Journal of Glacial Archaeology, Vol 1 (2014)

Overview of the Inca Frozen Mummies From Mount Lullaillaco (Argentina)

Constanza Ceruti
Issued Date: 6 Nov 2014

Abstract


Three frozen bodies belonging to a young woman and two infants were found at an elevation of 6.715 meters (22,100 ft.) above sea level, on the summit of volcano Llullaillaco, in the Andes of northwestern Argentina. The mummies were discovered (and recovered for ulterior preservation and study) during scientific excavations codirected by the author of this paper at the highest archaeological site in the world. The mummies belonged to children that were sacrificed five hundred years ago, under the rule of the Inca Empire, as part of a state-controlled ceremony known as capacocha. According to the historical sources written during the Hispanic conquest, the Inca human sacrifices were performed in response to natural catastrophes, the death of the Inca emperor, or to propitiate the mountain spirits that grant fertility. The selected children and the young acllas or “chosen women” were taken in processions to the highest summits of the Andes to be sacrificed. They were believed to become messengers into the world of the mountain deities and the spirits of the ancestors. Numerous interdisciplinary studies were conducted on the frozen mummies between 1999 and 2004, a time span during which the “Llullaillaco children” were preserved at the Catholic University of Salta (UCASAL). These studies included radiological evaluations by conventional X-rays and CT scans, which provided information about condition and pathology of the bones and internal organs; as well as dental studies oriented to the estimation of the ages of the three children at the time of death. Ancient DNA studies and hair analysis were also performed in cooperation with academic institutions in the United States and Europe, including the Institute of Bioscience at the George Mason University, the University of Bradford and the Laboratory of Biological Anthropology at the University of Copenhagen. In this paper we focus on the frozen bodies of mount Llullaillaco as objects for bioarchaeological and medical research, providing an overview on the paleopathology of the mummies that are among the best preserved known to date.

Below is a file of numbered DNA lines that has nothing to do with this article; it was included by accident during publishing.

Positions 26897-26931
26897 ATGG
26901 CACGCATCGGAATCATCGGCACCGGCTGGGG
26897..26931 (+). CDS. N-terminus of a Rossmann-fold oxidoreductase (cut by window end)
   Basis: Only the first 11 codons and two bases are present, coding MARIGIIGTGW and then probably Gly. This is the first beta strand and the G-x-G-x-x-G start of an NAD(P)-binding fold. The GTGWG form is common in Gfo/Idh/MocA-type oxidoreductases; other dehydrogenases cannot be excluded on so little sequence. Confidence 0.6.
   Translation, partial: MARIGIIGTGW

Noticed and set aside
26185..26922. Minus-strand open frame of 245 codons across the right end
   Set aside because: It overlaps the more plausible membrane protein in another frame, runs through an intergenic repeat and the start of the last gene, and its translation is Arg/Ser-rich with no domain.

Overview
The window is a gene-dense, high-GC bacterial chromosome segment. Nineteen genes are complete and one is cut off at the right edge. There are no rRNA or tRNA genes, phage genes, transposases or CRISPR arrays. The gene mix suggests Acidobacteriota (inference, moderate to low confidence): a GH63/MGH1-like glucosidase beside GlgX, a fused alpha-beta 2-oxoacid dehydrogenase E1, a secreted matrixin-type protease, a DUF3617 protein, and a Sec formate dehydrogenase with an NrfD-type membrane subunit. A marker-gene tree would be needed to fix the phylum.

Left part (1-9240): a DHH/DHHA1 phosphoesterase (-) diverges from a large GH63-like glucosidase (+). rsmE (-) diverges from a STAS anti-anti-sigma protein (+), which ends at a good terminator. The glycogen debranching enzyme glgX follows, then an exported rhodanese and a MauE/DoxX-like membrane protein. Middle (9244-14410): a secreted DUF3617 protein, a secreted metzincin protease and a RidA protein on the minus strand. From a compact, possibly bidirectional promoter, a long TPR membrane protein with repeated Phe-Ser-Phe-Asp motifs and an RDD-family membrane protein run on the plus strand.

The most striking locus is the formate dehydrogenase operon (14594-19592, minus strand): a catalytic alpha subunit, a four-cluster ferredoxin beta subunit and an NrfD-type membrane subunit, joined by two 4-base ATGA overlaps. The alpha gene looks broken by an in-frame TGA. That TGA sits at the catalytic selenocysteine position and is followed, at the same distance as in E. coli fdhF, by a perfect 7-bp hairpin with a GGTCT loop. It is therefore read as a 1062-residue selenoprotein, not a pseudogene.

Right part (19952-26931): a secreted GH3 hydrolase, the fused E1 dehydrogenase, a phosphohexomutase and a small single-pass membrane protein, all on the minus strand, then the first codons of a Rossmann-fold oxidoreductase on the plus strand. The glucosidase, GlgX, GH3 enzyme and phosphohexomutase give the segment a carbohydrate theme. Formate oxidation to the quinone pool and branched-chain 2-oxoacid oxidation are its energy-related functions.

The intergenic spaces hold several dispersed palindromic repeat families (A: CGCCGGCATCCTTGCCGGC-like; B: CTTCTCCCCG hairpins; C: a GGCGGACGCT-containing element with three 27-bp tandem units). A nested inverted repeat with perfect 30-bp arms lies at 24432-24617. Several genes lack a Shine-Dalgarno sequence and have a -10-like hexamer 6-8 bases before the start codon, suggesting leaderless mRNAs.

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DOI: 10.1558/jga.v1i1.79

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